What legal rights should Boston bombing suspect Dzhokhar Tsarnaev have?

Discuss

97 Responses to “What legal rights should Boston bombing suspect Dzhokhar Tsarnaev have?”

  1. Sigmund_Jung says:

    You have no rights; you have privileges.
    RIP George Carlin

    • thaum says:

      To be revoked by whom?

    • teufelsdrochk says:

      Here.
      Also, does anyone have an internet rule as strong as Godwin’s law for people who try to make clever remarks/retorts without reading or paying any attention to what’s being discussed? Seems like such a thing must have been invented…I know, in the old days, if someone said something that had been discussed a zillion times it was a ‘trout’.

      So, you wouldn’t reply…not exactly a troll…you’d yell ‘trout’ and toss out chat emoticons for trouts. Is there a similar meme today? For somebody who just hasn’t followed what’s going on?

  2. Matthew Elmslie says:

    This is partly a nitpick but I think there’s an actual point in it: the question isn’t what rights should he have, the question is what rights does he have. (My answer: same as anybody else, whether they’re read to him or not.) And then the other question is, will those rights be respected.

    • bzishi says:

      If that was the case, you could simply show Lindsay Graham or Carmen Ortiz the definition of ‘rights’ in the dictionary. They are subtly asking a different question. They are asking if the government can have free reign to do whatever it wants without restriction if a suspect is hated by everybody. Cheney asked the same question a decade ago. And Bush answered ‘yes’. I hope we have learned from that example. It isn’t a limited government if you can do whatever you want if you get really angry.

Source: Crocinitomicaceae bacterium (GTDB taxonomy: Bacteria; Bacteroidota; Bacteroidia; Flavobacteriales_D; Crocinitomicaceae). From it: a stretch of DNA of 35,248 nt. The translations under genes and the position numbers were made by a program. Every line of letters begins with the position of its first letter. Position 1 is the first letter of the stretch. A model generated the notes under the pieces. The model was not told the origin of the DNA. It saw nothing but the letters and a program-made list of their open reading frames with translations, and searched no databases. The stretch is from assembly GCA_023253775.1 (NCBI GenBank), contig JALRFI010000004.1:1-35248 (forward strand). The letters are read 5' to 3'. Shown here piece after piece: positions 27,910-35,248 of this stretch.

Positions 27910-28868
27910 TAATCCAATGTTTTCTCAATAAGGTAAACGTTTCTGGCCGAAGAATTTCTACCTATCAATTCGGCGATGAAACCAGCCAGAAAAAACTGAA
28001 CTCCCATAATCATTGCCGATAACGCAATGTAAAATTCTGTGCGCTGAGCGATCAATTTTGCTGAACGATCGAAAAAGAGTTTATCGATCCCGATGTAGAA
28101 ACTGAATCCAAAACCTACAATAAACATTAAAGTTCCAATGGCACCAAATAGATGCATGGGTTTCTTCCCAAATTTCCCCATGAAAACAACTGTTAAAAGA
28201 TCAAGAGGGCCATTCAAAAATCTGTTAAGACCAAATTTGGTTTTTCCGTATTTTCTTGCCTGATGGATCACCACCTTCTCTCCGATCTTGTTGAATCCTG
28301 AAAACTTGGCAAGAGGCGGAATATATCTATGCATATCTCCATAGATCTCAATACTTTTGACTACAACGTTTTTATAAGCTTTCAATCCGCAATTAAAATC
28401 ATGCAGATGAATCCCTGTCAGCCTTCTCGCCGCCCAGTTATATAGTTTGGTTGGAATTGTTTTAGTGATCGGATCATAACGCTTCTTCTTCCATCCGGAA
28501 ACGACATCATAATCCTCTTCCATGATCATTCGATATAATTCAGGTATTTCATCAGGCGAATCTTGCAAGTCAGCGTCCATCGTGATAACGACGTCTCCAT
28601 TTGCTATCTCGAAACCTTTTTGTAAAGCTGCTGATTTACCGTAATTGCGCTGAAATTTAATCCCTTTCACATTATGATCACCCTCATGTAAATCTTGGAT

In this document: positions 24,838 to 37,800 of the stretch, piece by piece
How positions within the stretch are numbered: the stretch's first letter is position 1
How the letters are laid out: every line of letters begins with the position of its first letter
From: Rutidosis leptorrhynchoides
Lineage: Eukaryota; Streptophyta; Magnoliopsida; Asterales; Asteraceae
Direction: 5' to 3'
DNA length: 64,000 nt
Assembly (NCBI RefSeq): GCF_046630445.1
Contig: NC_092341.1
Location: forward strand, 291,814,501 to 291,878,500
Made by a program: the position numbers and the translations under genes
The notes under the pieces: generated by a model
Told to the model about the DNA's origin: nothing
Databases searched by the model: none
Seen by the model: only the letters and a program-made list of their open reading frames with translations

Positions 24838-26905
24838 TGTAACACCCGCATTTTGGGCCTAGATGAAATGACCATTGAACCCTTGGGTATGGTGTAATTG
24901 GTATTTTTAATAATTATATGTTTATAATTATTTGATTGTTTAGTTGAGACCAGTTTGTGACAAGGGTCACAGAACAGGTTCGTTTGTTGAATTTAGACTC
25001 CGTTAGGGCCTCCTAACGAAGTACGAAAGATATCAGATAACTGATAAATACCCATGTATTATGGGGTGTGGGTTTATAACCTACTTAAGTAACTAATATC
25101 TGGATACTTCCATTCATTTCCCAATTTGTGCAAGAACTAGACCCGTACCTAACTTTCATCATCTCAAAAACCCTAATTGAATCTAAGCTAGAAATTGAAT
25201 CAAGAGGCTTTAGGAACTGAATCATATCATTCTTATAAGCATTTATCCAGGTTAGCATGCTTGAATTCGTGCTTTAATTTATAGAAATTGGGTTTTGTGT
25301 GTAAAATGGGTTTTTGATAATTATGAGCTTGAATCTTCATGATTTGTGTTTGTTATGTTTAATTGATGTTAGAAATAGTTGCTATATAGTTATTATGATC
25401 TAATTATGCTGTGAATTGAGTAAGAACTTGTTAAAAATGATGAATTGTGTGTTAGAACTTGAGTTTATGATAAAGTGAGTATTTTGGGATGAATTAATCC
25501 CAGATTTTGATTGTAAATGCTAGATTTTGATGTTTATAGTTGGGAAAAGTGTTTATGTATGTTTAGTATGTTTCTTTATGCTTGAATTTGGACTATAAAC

• headcode says:

         “If that was the case, you could simply show Lindsay Graham or Carmen Ortiz the definition of ‘rights’ in the dictionary.”

        Or you know, like, in a book of laws and statutes or something.  It’s not like we don’t have the definitions.  What we lack are people with integrity.  People who want to do what they feel like instead of acting according to law.